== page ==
In Asian patients with breast cancer, of all treatments studied, only being on or received chemotherapy was clearly associated with poorer HRQL. This is in agreement with Wöckel et al, who found that patients who received chemotherapy had decreased HRQL, and it was more likely to remain low.83 However, patients on chemotherapy are more likely to be diagnosed with advanced stage disease which was also found to be associated with HRQL. Other treatments, like surgery, are less likely to be associated with advance stage disease, and may be the reason for the null findings. Furthermore, patients with poorer prognosis or who are undergoing chemotherapy are more likely to experience pain, fatigue and potentially other adverse events.84 85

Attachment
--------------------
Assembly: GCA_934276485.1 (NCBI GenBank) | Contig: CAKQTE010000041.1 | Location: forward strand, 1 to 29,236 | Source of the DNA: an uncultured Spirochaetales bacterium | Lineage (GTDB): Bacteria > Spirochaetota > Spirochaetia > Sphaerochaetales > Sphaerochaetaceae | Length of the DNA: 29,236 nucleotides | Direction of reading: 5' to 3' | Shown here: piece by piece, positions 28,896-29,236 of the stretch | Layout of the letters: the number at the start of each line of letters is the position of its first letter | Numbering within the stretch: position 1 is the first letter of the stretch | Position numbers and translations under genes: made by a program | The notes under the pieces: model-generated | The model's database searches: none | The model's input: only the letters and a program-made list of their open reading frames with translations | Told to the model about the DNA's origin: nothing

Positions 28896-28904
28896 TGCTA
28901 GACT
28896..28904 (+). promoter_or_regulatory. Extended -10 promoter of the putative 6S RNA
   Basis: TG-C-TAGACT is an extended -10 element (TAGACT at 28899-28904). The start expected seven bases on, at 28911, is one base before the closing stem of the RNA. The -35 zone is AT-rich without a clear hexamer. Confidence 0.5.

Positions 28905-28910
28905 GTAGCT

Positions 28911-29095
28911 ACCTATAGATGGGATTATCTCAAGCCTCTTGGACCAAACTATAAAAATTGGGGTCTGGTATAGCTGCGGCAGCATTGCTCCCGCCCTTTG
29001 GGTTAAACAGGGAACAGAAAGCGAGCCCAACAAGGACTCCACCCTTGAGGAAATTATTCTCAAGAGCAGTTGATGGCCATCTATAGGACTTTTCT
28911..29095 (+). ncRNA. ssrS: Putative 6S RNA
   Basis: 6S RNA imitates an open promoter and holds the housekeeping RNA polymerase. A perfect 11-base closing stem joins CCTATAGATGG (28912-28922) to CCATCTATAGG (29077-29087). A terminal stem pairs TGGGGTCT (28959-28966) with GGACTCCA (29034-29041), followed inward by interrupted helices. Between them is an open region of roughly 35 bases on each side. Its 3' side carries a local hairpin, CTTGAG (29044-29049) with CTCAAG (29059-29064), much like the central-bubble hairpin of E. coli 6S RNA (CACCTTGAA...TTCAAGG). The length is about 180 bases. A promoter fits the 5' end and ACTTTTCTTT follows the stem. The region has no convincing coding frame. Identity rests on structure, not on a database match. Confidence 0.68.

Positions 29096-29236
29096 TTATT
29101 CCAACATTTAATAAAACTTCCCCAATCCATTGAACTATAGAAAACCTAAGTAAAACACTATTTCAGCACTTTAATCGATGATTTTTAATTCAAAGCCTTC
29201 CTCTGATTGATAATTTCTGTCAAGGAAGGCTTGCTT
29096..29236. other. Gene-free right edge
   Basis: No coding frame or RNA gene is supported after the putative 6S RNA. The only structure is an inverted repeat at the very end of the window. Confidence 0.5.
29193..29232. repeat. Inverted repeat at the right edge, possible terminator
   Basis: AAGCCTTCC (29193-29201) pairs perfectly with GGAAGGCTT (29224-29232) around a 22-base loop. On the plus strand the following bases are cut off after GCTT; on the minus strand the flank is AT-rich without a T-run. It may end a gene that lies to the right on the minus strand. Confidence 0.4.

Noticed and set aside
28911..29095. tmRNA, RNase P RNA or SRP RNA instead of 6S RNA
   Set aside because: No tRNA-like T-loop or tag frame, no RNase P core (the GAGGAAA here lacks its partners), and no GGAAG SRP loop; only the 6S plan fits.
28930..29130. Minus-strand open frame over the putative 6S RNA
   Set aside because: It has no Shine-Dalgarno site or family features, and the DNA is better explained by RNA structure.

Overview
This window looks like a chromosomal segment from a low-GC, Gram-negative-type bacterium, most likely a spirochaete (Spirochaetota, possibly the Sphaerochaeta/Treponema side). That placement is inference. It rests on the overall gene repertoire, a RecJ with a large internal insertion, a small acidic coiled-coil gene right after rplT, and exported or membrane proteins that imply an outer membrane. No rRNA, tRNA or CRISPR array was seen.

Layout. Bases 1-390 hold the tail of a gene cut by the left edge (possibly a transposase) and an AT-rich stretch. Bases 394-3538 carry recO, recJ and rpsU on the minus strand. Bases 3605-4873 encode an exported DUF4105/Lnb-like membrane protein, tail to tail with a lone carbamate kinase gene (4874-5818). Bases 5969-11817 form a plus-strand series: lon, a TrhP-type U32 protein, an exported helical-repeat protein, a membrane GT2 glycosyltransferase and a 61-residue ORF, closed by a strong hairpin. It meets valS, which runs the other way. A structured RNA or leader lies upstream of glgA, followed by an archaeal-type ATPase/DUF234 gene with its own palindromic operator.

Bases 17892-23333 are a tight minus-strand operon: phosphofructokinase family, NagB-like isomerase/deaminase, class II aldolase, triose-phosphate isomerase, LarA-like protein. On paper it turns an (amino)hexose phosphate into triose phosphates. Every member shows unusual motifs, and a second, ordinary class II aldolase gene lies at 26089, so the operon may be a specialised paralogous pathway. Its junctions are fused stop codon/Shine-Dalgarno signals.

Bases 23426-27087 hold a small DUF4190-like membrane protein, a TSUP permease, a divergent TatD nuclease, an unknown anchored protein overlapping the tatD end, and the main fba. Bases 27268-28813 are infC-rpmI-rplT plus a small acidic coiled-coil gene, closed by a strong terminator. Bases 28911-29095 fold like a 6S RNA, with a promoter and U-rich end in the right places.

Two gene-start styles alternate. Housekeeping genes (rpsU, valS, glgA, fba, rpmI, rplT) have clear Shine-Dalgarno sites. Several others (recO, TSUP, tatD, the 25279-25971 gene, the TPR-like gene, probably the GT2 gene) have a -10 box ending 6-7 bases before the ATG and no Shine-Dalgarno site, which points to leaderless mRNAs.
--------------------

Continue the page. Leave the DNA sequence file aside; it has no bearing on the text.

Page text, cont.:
The lack of social support and higher unmet needs were associated with poorer HRQL, in Asian countries. Having a large percentage of unmet needs is not unique to Asia.86 87 Provision of social support should be in-line with the needs of the patient, so as to not adversely impact their HRQL.88 89 In this review, social support, in areas that enable patients to be empowered with higher self-efficacy, was associated with better HRQL. The provision for the educational needs or having access to the service of a breast care nurse may help in reducing unmet needs and provide social support from an institutional effort.89 90